One thing I have really struggled with as a teacher over the years is a sense of isolation. Even though three other teachers may be teaching the same year level, doing the same unit and are timetabled at the same time usually the only "collaboration" that takes place is at the meeting outlining the unit and making sure everyone knows what the assessment is.
This situation tends to lead to teachers become very autonomous in their classrooms and striding through the unit teaching in their own manner. The follow on from this is that teachers then tend to become quite secretive and protective about their resources, their planning and their assessment results.
I've never been comfortable with that. It just feels...lonely and as though I'm constantly being judged and scrutinised. Yuck!
I have been lucky enough over the last twelve months to work with staff who trust me and each other enough to try some of my crazier ideas (the hypertext unit for one), and I have been privileged to be part of some activities that have seen the walls between classrooms start to break down.
Half of our Year 11 and all of the Year 12 English classes have in the last few weeks had sessions where the walls between classrooms have been opened, they have worked collaboratively with people from other classes, they have worked with different teachers with different styles, and they have worked independently. There's been mixed results, but overall it's been a positive thing for the staff and students involved.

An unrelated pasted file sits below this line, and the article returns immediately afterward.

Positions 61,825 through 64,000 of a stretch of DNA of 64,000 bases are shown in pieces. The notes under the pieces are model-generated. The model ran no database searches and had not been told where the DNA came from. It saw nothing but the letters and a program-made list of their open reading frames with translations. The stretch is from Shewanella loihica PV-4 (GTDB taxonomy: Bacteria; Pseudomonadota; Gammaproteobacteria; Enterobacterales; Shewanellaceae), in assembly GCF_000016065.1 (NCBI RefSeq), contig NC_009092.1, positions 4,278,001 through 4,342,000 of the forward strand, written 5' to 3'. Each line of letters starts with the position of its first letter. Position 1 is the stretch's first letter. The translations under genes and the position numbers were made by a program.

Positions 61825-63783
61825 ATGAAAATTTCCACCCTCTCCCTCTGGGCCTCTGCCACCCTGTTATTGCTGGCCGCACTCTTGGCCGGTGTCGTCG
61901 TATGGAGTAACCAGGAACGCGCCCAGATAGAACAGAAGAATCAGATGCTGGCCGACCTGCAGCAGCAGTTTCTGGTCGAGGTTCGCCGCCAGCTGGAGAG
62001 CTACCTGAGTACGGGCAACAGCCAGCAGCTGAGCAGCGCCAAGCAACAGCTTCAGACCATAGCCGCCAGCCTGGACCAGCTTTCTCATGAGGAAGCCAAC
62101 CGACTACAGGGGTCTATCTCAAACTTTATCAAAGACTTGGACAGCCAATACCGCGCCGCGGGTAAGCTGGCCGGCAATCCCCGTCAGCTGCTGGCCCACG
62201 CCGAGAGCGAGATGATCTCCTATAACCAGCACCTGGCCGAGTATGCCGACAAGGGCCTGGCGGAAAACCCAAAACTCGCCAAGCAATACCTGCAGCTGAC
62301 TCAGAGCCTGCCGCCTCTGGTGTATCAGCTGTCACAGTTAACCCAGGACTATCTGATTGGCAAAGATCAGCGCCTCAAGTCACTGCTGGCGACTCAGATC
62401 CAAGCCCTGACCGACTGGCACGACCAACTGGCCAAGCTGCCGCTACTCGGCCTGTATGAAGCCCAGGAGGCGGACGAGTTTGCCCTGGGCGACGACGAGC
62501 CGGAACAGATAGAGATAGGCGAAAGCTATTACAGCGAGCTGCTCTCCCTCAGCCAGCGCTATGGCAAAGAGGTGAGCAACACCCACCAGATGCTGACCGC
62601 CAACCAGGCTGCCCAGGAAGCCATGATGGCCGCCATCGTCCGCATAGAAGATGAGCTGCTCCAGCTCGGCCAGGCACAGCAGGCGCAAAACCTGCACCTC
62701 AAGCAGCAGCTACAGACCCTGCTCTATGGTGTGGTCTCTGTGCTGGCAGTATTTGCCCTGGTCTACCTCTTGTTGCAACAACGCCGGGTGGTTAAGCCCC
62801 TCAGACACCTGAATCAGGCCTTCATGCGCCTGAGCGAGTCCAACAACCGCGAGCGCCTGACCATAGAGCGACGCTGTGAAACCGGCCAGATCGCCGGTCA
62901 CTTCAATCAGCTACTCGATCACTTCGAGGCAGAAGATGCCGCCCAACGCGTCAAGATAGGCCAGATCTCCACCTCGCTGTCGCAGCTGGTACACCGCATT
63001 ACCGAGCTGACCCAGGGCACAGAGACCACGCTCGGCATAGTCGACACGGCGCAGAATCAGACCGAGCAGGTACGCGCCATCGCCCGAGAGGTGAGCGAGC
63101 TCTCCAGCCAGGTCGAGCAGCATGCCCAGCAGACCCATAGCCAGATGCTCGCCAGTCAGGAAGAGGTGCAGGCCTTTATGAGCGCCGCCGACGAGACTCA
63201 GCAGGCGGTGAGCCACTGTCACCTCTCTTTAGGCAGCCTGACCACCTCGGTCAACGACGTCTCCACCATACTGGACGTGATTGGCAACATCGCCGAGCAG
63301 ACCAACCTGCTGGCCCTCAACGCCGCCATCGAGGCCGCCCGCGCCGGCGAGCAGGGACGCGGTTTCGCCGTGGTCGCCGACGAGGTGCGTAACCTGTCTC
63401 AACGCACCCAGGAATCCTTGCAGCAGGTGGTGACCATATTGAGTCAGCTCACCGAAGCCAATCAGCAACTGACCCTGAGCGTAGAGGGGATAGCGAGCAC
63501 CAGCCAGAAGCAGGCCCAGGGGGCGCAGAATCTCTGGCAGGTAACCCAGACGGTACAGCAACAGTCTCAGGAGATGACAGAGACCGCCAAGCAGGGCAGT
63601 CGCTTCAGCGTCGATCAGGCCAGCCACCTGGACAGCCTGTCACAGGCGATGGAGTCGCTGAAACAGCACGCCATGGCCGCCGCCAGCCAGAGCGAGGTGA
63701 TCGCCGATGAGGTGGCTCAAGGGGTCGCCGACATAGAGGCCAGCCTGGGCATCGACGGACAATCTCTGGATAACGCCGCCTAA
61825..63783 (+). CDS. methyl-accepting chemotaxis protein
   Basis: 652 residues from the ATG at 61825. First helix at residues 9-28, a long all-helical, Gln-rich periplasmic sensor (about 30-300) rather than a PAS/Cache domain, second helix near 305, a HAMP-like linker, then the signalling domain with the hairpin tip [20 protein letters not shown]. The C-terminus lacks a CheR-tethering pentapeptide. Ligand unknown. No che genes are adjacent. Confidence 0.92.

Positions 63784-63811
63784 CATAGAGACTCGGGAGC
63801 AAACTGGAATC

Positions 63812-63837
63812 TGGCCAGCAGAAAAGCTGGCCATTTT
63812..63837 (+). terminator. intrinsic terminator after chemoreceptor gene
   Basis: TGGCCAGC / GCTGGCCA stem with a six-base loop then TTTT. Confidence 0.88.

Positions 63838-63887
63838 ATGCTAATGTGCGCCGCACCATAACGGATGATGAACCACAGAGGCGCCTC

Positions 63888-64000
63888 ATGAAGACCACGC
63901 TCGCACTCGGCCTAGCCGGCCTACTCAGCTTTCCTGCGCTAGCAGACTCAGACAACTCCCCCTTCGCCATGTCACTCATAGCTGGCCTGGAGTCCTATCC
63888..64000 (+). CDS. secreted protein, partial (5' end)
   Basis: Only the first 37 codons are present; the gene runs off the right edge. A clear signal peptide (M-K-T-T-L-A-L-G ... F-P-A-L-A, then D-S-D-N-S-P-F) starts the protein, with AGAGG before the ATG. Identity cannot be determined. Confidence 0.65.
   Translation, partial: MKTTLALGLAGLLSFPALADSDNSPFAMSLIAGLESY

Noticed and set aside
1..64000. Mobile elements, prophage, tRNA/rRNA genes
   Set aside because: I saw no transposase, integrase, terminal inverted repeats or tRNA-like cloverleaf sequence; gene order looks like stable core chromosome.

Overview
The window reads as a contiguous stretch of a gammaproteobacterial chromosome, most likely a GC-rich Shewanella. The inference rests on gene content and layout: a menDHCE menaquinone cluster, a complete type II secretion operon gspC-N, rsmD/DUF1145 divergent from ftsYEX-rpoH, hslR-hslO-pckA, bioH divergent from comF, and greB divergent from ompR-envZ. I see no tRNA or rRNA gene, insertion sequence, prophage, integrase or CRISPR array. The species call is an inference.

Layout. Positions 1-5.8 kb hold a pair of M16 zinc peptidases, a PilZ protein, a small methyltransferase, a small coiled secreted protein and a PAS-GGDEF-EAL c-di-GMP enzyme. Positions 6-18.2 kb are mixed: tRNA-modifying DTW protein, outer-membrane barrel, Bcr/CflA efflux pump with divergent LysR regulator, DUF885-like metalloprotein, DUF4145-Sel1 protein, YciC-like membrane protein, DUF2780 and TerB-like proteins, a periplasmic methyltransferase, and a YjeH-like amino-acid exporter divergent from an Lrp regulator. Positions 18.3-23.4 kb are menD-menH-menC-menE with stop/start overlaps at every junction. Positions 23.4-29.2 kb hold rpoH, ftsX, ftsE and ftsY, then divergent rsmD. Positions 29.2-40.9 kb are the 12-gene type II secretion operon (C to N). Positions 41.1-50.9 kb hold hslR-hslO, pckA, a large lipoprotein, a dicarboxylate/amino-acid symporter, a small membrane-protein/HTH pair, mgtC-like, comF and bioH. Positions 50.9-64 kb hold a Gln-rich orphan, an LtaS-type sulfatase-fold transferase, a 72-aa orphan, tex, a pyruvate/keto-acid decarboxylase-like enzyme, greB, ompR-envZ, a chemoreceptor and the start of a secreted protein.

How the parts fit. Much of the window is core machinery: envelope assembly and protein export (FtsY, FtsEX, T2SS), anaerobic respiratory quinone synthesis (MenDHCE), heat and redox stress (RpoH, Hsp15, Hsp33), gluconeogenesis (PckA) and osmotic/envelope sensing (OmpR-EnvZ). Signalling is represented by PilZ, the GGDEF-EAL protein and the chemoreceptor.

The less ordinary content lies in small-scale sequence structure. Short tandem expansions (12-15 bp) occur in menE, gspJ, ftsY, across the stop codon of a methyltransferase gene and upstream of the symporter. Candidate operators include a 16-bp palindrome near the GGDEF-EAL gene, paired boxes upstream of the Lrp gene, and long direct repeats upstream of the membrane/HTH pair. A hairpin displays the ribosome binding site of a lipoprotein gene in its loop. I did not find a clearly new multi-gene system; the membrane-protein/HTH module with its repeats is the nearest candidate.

For the staff it has forged stronger working relationships with the people involved, with realistations that each other's ways are no better or worse, they're just different. This is making moving into different units easier as people are less worried about being judged and are far happier to ask questions. It's also helped to give them new ideas, new inspiration and confidence to try some of the other activities they've seen other teachers working on.
Students have commented that they've enjoyed getting a range of teaching styles and being able to get different information from a range of places. They're also more confident asking questions of staff who aren't their direct classroom teacher. I've witnessed Year 11 students independently start taking notes, ask each other for help/clarification - it's been fantastic to see the majority rise to the challenge of a different approach.
Admittedly, there are some students who haven't particularly benefited from the opportunities - these are the students who took advantage of the situation to socialise more than focus on their work. But at the end of the day I suspect that these are the students who would have found a way to avoid work in a regular classroom setting too.
Today I had my Year 11 class and for a variety of reasons we closed the doors (mostly - it was our first day after holidays and we wanted to reconnect and refocus our individual classes). It felt odd for me - I knew that next door there was a teacher teaching similar content and I wanted to see what they were doing. I kept thinking - would they be able to answer some of the more detail oriented questions some of my students had, would they be able to explain this so that the two students looking blankly at me would miraculously "get it", what resources did they have that I could have used instead of this? Don't get me wrong I love my class, they're a great bunch as a whole, I just don't enjoy feeling isolated and disconnected and that's how I felt today.
Opening the walls has been an incredible experience for me as a teacher. I've grown and I've seen my students grow. I'm not ready for that to finish just yet.
Picture credit: "Crack", by only alic @flickr